These are just some of the things that are swirling around making these decisions. In light of the time and effort it takes to do these things, you have to be optimistic and in good cheer to overlook all the hurdles. It’s pretty obvious that many of us do not possess an abundance of good spirits this year. December—so far—has been the worst December for stocks since the Great Depression, which happened 80 years ago. While the government data reports that unemployment is at an all-time low, we read that Verizon, GM and other companies are laying off tens of thousands of employees. Anecdotally, we all know of middle-aged people that were let go and haven’t been able to find suitable jobs after months of searching. The bickering between Democrats and Republicans has become cartoonish, except this is reality and we are concerned that our so-called political leaders are of questionable intelligence, character and morals—and this applies to all political facets. The mass media frightens us about Russian interference, the adverse ramifications of a trade war with China, wildfires in California, the opioid epidemic, the rise of suicide, school shootings, the shocking realization about sexual assaults by high-profile people, tech and social media companies selling our data and spying on us and the brutal murder and dismemberment of a Washington Post writer—allegedly authorized by our good ally, the Saudi prince. North Korea continues to be a persistent nuclear threat, America is still fighting wars in the Middle East 17 years after September 11th, Europe is in chaos including the drama over Brexit, the Yellow Jackets protests in Paris and unrest in other parts of the continent over immigration policies. I could continue, but it will only serve to depress us all.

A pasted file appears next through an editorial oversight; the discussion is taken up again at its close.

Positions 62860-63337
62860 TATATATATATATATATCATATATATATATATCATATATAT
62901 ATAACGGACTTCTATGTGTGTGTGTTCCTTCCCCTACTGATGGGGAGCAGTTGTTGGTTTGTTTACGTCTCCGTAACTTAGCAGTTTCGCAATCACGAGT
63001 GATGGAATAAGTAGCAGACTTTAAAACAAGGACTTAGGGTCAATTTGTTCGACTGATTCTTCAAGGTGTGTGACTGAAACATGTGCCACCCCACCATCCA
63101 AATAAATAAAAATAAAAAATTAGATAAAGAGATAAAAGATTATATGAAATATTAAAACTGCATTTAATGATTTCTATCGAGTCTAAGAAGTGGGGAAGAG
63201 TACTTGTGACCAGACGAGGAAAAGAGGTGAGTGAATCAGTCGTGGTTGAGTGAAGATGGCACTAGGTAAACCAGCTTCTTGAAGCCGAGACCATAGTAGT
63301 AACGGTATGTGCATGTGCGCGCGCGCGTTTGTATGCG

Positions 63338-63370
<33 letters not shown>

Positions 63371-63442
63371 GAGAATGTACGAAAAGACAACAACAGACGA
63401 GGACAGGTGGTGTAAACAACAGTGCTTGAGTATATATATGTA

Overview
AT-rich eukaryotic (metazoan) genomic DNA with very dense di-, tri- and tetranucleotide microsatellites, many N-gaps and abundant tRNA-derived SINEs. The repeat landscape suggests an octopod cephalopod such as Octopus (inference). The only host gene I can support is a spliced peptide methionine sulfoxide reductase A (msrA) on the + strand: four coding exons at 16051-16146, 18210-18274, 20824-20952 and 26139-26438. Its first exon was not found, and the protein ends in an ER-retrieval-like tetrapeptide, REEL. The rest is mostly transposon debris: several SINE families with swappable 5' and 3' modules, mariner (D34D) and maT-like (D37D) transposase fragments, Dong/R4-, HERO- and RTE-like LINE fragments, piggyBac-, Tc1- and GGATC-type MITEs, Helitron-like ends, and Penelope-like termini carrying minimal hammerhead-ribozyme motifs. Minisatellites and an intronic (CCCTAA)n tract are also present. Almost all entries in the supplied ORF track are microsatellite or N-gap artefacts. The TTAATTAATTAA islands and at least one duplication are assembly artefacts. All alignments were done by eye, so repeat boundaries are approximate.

With this in mind, you can understand why people can’t or won’t summon up the energy and drive to festively adorn their homes. Energy is sapped by the avalanche of negativity. There is a current lack of enthusiasm about the future.